On last Saturday, five days after the cultures were made, all preparations showed every stage of megakaryocytic maturation with most bizarre, mitotic figures scattered frequently among this cell type. Today, again we have studied the cultures, and small, intermediate and large mononuclear, polynuclear and multi-nuclear megakaryocytes of unquestioned identity dominate the cultures. Miss Melvin is now drawing one medium sized megakaryocyte with 5 different separate nuclei in mitotic division. We saw one last Saturday with 2 nuclei quiescent and a third nucleus in mitosis in the same cell.
The fixed sections have come through on the first marrow removed by sternal puncture, and show an unquestioned hyperplasia with left shift of the megakaryocytic cells, and the mononuclear young cells are in close association with, and are morphologically similar to, typical megakaryocytes.
The lad is still in the hospital, and we are continuing to follow him without any quantitative change in the peripheral blood level, either red blood cells or white cells. The relative benignity of the process since the first symptoms appeared 10 months ago, continuing to the present time, is distinctly against a basophil granulocyte leukemia, at least in our experience to date.
I had read Menkins' note in Science for March 29th, and, as you surmised, have been very much interested in this present communication suggesting that leucocyte stimulating material in his inflammatory exudates is either a globulin or is closely associated with a pseudo-globulin fraction. I should like to try this material on the hypoplastic marrow of the starved pigeon. I feel, as you know, that this represents one of the best in vivo test tubes for assaying the fundamental stimulatory potency of any substance which is said to have a fundamental stimulatory influence on either erythropoiesis or myelopoiesis. It would be of interest also, of course as you suggest, to have Dr. Houghton study its cell stimulating potency in cell cultures.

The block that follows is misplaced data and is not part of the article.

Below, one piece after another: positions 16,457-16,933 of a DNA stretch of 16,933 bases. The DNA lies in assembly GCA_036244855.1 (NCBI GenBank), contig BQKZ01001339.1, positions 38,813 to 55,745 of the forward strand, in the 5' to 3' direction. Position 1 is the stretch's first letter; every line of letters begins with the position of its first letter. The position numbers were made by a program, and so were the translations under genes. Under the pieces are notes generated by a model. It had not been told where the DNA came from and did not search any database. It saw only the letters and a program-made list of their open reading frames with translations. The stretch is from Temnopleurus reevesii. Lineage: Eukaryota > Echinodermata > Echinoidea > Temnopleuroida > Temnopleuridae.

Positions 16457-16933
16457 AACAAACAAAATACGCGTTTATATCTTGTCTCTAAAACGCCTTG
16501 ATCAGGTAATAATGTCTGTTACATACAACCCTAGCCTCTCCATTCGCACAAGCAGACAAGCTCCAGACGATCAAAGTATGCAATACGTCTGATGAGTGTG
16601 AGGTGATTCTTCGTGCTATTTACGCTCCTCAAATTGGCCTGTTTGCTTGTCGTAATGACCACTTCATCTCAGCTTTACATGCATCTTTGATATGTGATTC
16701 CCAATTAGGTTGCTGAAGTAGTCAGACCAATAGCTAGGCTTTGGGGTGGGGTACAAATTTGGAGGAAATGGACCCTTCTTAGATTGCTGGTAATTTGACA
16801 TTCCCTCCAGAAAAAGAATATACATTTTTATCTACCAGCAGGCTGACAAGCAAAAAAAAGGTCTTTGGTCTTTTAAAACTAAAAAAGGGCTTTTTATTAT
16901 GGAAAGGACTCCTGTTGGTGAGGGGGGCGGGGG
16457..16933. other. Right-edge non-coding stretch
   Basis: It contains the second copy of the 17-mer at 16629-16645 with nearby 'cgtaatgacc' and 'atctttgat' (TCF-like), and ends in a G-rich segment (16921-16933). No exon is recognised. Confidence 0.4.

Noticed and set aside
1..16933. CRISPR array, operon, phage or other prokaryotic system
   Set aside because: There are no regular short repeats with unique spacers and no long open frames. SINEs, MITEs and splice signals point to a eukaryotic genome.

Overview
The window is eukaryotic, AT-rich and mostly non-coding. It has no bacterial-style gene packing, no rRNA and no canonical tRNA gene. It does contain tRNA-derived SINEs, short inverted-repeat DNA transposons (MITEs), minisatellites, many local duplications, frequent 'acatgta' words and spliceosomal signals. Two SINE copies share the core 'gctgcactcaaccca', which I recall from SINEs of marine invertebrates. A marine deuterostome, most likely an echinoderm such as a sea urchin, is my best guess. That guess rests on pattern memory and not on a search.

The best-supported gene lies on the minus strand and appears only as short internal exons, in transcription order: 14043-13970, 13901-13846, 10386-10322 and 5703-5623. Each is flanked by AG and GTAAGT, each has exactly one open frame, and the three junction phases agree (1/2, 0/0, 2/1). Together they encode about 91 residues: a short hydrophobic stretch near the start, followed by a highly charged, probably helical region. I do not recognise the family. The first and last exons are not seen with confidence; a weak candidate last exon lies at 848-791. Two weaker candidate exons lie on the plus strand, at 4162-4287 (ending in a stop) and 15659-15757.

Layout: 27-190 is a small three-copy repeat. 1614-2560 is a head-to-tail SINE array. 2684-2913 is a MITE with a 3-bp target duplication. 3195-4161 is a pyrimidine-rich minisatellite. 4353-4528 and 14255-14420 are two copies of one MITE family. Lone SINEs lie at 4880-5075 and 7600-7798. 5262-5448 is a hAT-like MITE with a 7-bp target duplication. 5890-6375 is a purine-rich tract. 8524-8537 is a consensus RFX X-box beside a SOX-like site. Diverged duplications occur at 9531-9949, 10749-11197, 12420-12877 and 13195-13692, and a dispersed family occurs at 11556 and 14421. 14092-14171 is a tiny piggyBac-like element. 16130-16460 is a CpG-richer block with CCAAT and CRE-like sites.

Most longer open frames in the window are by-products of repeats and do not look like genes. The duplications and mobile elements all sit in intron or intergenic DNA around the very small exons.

It is indeed interesting to note how many different observations are appearing which either directly or indirectly substantiate your conception with reference to the R. E. system.
You will be interested in knowing, that while in Cleveland last week, I was greeted on every hand with favorable comments with reference to the Post-Graduate Course given the week previously, there having been apparently, a unanimity in the enthusiastic report made by each of the men to his friends after they all got to Cleveland.
You will have received a copy of the expression of appreciation which the men presented to the faulty of the course at its conclusion. I am so glad that you were able to make the very large personal contribution to the success of the undertaking.
I am going to take some pictures of the children this spring as soon as the weather gets a little better, and I shall certainly look forward to sending them to you when they become available. I am glad you want a snap of Ellen and Elizabeth as they are now.
All send affectionate greetings,
Charles A. Doan, M. D.
Professor of Medicine